Photoshop comes to the iPad, sort of

Unfortunately, this is not a true mobile version of the full Photoshop program; instead it's an update to the existing iPhone app, called Photoshop Express, with added support for the iPad display.

Adobe's Photoshop is one of those ubiquitous tools that touches everyone's life in one way or another. As the universal default program for photo and image manipulation, you may have used it to crop and retouch snapshots, create Web site ads or graphics, or just played around with making your own fake future iPhone design mock-ups. And if you're not actually a user, rest assured, pretty much every image you see online or in a magazine has been put through the program to some degree.

As a bit of a Photoshop wiz (I'd call myself a high-functioning amateur), I was excited to see a version of the program released for the iPad on August 12. After all, though it may not actually take pictures, the iPad's large screen and touch controls make it a good candidate for displaying and editing them. My personal Photoshop experience runs more toward making composite images to illustrate stories--you may occasionally see my handiwork around this site if I'm feeling inspired, and in a former life as the editor-in-chief of a photo-driven pop culture Web site , I often had to pitch in to assist my overworked art director.

Those are some very happy looking sample-photo people.

Unfortunately, this is not a true mobile version of the full Photoshop program; instead it's an update to the existing iPhone app, called Photoshop Express , with added support for the iPad display. That means you won't be doing any selecting, cutting, pasting, or pixel-by-pixel touch up. The available tools are limited to cropping and rotating, brightness and tint tools, a handful of filters (sketch, blur, and sharpen), and a selection of photo borders and color-tint filters (including a four-quadrant Warhol-like pastiche).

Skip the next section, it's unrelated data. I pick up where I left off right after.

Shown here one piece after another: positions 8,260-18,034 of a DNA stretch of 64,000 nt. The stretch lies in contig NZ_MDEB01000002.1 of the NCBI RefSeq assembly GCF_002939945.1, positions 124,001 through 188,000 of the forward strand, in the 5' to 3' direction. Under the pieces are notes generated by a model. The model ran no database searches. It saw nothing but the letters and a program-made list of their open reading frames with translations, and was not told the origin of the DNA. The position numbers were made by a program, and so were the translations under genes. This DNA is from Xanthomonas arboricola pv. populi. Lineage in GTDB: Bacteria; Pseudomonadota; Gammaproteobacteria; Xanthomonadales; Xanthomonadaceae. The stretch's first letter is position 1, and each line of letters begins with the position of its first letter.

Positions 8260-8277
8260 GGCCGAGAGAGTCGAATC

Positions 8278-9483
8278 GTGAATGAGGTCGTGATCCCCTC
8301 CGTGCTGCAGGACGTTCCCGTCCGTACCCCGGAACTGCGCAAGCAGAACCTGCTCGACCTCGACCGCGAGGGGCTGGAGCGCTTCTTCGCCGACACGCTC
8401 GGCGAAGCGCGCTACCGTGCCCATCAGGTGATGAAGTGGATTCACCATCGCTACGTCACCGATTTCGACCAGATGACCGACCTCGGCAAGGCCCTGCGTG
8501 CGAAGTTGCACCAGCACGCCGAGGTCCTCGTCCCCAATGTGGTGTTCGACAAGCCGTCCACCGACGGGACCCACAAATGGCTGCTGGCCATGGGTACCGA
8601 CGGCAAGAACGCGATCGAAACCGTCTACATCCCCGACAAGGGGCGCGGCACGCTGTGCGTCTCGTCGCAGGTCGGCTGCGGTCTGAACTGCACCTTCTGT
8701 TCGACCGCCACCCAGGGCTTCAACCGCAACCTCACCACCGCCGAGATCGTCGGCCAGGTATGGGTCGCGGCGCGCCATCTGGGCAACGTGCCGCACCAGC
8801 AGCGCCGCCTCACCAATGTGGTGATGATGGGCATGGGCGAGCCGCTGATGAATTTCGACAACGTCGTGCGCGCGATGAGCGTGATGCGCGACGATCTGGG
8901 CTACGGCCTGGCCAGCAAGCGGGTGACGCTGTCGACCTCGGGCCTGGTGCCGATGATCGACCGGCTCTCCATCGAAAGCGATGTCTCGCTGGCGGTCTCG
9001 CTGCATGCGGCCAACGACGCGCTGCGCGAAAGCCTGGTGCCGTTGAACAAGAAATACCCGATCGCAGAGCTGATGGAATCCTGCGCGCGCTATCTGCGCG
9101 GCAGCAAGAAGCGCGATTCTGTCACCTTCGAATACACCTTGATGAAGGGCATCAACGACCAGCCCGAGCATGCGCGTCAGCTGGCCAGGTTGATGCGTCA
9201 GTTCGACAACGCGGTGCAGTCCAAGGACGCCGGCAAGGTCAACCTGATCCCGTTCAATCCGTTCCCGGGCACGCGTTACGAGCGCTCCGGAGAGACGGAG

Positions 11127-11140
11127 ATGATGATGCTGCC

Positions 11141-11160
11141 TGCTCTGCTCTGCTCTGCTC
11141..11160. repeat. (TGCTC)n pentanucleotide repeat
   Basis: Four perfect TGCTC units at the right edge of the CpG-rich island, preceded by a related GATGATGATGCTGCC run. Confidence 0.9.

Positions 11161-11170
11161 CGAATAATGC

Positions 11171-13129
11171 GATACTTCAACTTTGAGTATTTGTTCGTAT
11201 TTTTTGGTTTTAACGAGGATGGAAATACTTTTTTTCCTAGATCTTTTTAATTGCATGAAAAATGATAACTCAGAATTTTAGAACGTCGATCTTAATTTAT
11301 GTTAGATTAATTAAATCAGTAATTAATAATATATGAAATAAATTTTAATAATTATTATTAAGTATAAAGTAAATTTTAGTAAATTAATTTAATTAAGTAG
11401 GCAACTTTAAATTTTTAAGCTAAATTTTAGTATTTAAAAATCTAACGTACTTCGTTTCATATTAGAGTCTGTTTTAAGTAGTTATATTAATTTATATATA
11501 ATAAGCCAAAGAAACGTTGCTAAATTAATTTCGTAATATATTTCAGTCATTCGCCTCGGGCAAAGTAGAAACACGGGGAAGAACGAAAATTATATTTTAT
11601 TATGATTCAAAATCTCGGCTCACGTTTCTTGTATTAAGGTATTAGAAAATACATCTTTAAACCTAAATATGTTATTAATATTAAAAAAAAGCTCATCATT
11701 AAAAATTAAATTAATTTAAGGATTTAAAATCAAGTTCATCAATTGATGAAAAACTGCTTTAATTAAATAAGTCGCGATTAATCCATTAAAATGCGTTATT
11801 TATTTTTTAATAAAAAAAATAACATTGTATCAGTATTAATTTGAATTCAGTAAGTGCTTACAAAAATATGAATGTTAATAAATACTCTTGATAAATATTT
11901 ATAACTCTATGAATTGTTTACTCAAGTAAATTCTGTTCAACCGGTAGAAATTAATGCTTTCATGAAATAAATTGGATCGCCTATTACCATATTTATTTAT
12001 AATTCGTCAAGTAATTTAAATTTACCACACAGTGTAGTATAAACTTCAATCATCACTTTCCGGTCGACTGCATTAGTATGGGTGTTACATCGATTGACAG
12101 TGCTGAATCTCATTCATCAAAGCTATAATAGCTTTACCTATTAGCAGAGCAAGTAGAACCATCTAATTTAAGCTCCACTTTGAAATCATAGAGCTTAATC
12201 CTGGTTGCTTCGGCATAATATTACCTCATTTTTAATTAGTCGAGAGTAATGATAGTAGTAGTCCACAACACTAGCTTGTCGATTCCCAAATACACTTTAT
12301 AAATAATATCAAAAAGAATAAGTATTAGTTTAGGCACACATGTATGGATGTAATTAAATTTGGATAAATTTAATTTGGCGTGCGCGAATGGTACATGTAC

The individual controls are activated by running your finger left and right across the screen, thereby raising and lowering the brightness level or the amount of sharpening, for example. It's reasonably precise if you really focus on moving your finger carefully, but onscreen faders or knobs seem like a more elegant solution.

It's not a bad app, and for free, it's very nicely put together--but users are clearly expecting more, judging from the overwhelming negative ratings on Apple's app store. With the iPad's large display and touch-control capabilities, we could certainly see a more full-featured version of Photoshop as a useful tool.

About the author

Dan Ackerman leads CNET's coverage of laptops, desktops, and Windows tablets, while also writing about games, gadgets, and other topics. A former radio DJ and member of Mensa, he's written about music and technology for more than 15 years, appearing in publications including Spin, Blender, and Men's Journal.


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